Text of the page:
With so much uncertainty ahead about COVID-19, how would you ensure that the people's business – both at the legislature and in all of our elections – will be conducted effectively, and with full participation, in the safest possible manner for the foreseeable future?
We've all adjusted to the realities of COVID-19. One upside of the last six months is that we've learned to conduct business remotely across almost all sectors. There is no reason that the legislature cannot do the same.
With higher education facing major changes because of the pandemic, what steps will you take to make sure that Connecticut’s residents have access to college and/or other job training that won’t leave them tens of thousands of dollars in debt?
I think Connecticut's "Pledge to Advance Connecticut" (PACT) program is an excellent first step. This free community college program has been called a "last-dollar scholarship" that makes Connecticut's 12 community colleges tuition- and fee-free for students who meet certain criteria. I would review the implementation of PACT in the 2020 school year and, assuming it is successful, seek ways to legislatively expand it going forward.
What is one specific policy you support to help protect African Americans as an at-risk group during the pandemic?
The Centers for Disease Control and Prevention (CDC) shared a report in April that found 33% of hospitalized patients with COVID-19 were black, although they made up just 18% of the community being evaluated. Moreover, black Americans are dying at 2 1/2 times the rate of white Americans. Part of the reason for that, is because of jobs. According to the Bureau of Labor and Statistics, African Americans are disproportionately likely to be doing so-called essential jobs - in the food industry, working in health services, driving taxis. On the upside, that means these workers still have their jobs. On the downside, it means they have to keep working and potentially put their health at risk. I would therefore focus on lowering barriers to the collection of unemployment benefits so that this choice would not have the ill-effects it is currently having.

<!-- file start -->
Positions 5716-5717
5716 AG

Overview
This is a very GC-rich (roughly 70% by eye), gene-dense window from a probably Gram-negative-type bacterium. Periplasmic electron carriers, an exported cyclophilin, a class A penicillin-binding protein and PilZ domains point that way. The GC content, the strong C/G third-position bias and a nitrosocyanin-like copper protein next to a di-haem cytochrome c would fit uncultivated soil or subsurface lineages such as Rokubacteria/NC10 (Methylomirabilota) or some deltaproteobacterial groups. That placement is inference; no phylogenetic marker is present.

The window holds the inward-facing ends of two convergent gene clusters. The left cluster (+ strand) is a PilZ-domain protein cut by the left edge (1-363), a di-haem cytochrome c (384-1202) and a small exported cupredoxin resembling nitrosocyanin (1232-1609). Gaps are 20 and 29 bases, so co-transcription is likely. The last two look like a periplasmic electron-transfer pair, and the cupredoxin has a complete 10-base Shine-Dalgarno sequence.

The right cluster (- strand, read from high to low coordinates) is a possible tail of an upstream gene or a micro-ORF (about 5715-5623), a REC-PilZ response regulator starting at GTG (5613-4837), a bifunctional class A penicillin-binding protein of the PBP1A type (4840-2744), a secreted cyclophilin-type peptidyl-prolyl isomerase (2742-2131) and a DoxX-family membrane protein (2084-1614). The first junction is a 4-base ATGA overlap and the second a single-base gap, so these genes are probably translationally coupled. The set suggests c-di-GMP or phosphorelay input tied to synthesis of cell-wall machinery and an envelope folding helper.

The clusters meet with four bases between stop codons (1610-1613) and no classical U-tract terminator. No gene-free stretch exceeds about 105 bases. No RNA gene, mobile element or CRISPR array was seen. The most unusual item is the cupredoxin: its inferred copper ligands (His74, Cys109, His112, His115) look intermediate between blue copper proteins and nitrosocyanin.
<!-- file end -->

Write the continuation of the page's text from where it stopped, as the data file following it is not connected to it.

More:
What should Connecticut do to re-tool our public health for COVID-19 and the possibility of future pandemics, while also addressing other chronic illnesses that put people at risk every day?
The current pandemic has put a spotlight on how crucial affordable health care for all is from a public safety perspective. In order to stem the spread of this virus, we must be able to test, identify and treat all those who may be infected – not just those who can afford to see a doctor. But guaranteed health insurance will have profound advantages for the economy as well. Specifically, it will: • Encourage small business development by eliminating the high cost of health care from startup and operating costs. • Increase wages and salaries by allowing employers to redirect money they are spending on health care costs to their workers’ wages. • Lessen the economic shock of losing a job or moving between jobs by eliminating the accompanying loss of health care. I am a human rights lawyer and I have always believed health care is a human right. In Hartford I will fight for a health care solution that benefits us all.
How can Connecticut lower healthcare costs while also improving quality and access to care?
In general I am a supporter of a single-payer federal universal healthcare system. Having lived and worked all over the world, I have witnessed first hand how effective and necessary such systems are. Of course that's a heavy lift. In the interim there are some short term things we can do to save money, and the pandemic has given us some insight into at least one of them: telemedicine. Telemedicine enables a hub-and-spoke system to efficiently and economically serve patients seeking care, thereby lowering the out-of-pocket expenses for patients.